I like this video to review some of the main features of SWAY.
The uniqueness of our Catholic curriculum is evidenced in our incorporation of our province’s Catholic Graduate Expectations into our learning goals. While many of these expectations are shared by the secular school system (effective communication; creative thinking; self-directed learning, collaboration and citizenship) our Catholic curriculum goes farther in that we also specifically celebrate the value in being a caring family member and a child of God. Certainly the uniqueness of our English curriculum lies in specifically demonstrating to learners the value in living in communion with our immediate and extended families and in seeking communion with God.
Our focus on these two graduate expectations (individual’s relationship with their family/community and with God) are simply addressed in the English curriculum through the regular incorporation of open-ended response opportunities, usually by way of the Minds’ On portion of the English lesson. Open-ended response activities that invite learners to share their thoughts and to actively listen to their peers, provide the necessary space for learners to be able to reflect and to understand their connection to each other and, by extension, to their family and their God.
While providing learners with open-ended response opportunities serves to move lessons forward, push students deeper into the topic, settle their minds and to access their prior knowledge, schema, these activities also imply a collaborative and creative response to a given text. The combined effect is to humanize the learning by providing space for moments of insight which are often generated by peers who are relying on and drawing from their own out-of-school lives to enrich their learning. In this way, the subject matter of our English courses can become a wonderful pretext for creating opportunities to connect with classmates, which can greatly influence how we teach learners to connect with their community, their families and with God.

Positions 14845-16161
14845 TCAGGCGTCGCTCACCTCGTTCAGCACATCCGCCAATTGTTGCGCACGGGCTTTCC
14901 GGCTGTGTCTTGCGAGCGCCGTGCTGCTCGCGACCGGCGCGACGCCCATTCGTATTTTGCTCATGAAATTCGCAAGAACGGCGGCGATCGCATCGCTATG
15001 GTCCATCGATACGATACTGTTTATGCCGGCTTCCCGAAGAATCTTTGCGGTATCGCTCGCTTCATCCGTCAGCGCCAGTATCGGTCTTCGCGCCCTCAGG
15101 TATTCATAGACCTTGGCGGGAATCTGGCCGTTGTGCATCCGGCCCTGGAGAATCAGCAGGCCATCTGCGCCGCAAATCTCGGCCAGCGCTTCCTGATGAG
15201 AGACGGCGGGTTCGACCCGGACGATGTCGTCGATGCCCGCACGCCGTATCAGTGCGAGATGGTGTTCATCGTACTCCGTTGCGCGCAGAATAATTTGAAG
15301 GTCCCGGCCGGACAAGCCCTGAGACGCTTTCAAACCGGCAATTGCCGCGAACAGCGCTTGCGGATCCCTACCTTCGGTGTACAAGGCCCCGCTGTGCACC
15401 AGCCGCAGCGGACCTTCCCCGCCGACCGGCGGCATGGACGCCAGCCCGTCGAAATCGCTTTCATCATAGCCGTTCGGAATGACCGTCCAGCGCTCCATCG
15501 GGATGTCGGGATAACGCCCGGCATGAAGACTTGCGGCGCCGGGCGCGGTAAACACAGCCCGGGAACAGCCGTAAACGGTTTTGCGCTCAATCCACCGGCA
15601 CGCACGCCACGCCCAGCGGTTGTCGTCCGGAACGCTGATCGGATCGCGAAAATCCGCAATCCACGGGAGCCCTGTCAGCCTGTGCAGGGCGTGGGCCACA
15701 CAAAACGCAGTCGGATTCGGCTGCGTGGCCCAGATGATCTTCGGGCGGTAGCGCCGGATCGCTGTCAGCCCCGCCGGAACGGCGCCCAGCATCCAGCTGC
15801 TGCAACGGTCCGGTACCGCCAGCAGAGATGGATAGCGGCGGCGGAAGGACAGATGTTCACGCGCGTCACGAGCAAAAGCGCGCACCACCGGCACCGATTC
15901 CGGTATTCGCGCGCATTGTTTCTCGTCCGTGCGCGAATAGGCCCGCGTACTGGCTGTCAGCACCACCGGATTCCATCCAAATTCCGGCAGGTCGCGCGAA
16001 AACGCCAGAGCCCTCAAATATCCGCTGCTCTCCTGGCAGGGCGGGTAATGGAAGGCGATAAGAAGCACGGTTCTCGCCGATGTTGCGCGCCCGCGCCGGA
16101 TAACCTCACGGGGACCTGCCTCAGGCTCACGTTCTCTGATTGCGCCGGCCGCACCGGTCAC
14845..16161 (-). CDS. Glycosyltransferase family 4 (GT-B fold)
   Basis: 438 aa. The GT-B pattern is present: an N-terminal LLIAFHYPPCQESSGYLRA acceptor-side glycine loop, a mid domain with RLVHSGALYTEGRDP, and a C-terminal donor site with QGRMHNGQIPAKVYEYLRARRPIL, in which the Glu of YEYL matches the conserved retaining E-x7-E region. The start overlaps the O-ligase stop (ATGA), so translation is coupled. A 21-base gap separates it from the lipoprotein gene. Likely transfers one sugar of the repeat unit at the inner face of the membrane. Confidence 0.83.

“There are places on the earth, in every country, where, for various reasons, good schools cannot be build and good teachers cannot or do not want to go…” Sugata Mitra’s inspiration for “The Computer in the Wall Experiment.”
There’s a bit of a “cool’ war happening in education these days. Teachers are doing the unthinkable: they’re taking corporate sides! What was once considered selling-out, now seems to have considerable educational cache. Apple-Google-Microsoft “Certified” seems to carry more weight than even your education degree! This isn’t necessarily a bad thing; it’s just a very different thing, and one that takes some getting used to. Learners are living in a very different time after all and our education system should reflect this changing environment. The fact that teachers are voraciously defending their Virtual Learning Environment (VLE) of choice is one good indicator that things are moving in a progressive direction for modern learners.
Recently, I was blessed to spend an entire summer day chatting about this very thing with a group of freshly minted Ontario educators (@MsKarapici; @MsMarino; @SmithWjasmith; @MMkirsti; @EFTeacher6; @NadineTFrancoi1; @jdsouza19326; @MsMedeiros112 ) and one serious long-time educational technology guru, @AddesaAT. We looked at GAFE and O365 and here’s our working summary of the key features of each VLE. You may find this overview valuable when choosing your VLE camp! Stay tuned for updates! I’m thinking a O365 or GAFE soccer scarf might be a necessary accessory in any future discussions!
Amidst all this VLE chatter, it’s valuable to note that learning management systems, like D2L, are quickly becoming obsolete. The only thing that D2L has that O365 or GAFE doesn’t have (yet) is the ability to apply a Turnitin authenticity checker on student submissions. I’ll save the topic of “intellectual property” as it relates to notions of collusion versus collaboration, for another post!